The funding provides for 500 new employees in fiscal 2006, including criminal investigators and immigration enforcement agents. ICE also will be able to reinstitute performance bonuses it had suspended to cut costs, start a new management training program, and free up investigators now assigned to detention and removal of illegal aliens so they can track down criminals.
Although the budget shortfall — which was as much as $350 million in December 2004 — stretched ICE to its limits and hurt morale, Clark said the agency performed admirably.
Budget shortfalls of that size can sink fledgling agencies, Clark said, and even established agencies usually see productivity plummet.
Not only did ICE survive, Clark said, it made significant accomplishments — including new initiatives that netted thousands of suspected criminals.
“We scrapped and scraped and did whatever we could,” Clark said in a Nov. 8 interview in his Washington office. “To find out, when the budgets [of the former Immigration and Naturalization Service and Customs Service, the agencies that made up ICE] merged in October 2003, that we were short quite a bit, it made things all that much more difficult for us.”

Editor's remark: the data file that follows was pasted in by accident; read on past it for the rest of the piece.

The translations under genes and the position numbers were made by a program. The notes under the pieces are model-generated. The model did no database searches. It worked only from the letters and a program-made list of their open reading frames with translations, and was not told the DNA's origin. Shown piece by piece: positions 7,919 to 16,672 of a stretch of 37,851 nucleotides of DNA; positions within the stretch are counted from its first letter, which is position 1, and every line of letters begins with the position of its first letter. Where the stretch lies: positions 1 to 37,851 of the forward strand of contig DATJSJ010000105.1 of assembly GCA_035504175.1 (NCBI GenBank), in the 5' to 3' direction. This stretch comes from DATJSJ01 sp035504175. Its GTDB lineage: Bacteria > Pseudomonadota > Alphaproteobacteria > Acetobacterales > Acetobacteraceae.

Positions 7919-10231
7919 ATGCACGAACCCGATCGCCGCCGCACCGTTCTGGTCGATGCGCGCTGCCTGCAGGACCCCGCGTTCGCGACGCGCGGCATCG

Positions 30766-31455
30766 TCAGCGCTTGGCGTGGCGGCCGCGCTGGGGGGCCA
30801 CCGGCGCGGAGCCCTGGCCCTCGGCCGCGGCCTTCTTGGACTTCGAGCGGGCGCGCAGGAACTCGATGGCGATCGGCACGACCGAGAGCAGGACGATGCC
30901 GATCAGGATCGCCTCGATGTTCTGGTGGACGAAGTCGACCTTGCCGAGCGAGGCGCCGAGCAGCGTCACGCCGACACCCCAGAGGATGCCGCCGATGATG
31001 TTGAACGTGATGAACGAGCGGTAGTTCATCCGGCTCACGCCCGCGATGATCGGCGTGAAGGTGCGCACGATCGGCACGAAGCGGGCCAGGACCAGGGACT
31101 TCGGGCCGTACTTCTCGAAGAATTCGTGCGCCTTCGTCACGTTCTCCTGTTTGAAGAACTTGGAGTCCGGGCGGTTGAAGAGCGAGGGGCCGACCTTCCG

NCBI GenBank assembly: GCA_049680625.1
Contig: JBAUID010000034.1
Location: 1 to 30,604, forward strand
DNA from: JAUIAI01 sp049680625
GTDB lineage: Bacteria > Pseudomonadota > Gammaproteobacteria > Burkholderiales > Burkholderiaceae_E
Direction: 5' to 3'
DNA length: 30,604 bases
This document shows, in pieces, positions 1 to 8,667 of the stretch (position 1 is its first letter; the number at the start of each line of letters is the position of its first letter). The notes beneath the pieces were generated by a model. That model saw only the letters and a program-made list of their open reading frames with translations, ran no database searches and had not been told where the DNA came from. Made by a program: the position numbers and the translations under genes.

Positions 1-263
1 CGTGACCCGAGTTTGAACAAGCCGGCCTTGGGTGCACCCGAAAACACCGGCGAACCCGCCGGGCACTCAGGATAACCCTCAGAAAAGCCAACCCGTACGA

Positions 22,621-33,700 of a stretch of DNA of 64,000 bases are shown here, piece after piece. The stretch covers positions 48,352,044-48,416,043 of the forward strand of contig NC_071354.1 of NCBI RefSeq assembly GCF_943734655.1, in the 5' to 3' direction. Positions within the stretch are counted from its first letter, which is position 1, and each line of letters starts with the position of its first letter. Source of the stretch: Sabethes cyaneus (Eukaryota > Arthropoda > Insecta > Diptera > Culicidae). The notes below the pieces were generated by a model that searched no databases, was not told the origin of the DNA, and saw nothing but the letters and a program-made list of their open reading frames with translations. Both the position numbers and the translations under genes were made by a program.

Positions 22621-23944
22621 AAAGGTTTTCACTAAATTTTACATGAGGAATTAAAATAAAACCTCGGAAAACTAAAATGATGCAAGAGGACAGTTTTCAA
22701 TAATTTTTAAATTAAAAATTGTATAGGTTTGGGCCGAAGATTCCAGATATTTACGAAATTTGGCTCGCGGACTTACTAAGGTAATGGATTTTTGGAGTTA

Clark objected to former Homeland Security Inspector General Clark Kent Ervin’s comments in the Oct. 31 Federal Times that ICE was the most dysfunctional agency in the department. Clark said ICE improved its performance while facing tremendous challenges that were not of its own making.
ICE got “the short end of the stick,” in terms of funding and resources when it was created, Clark said. And a lengthy dispute between ICE and five other Homeland Security bureaus over payments to ICE for accounting and other services did not help. ICE and the other bureaus did not reach a payment agreement until late in fiscal 2004, which left the agency short hundreds of millions of dollars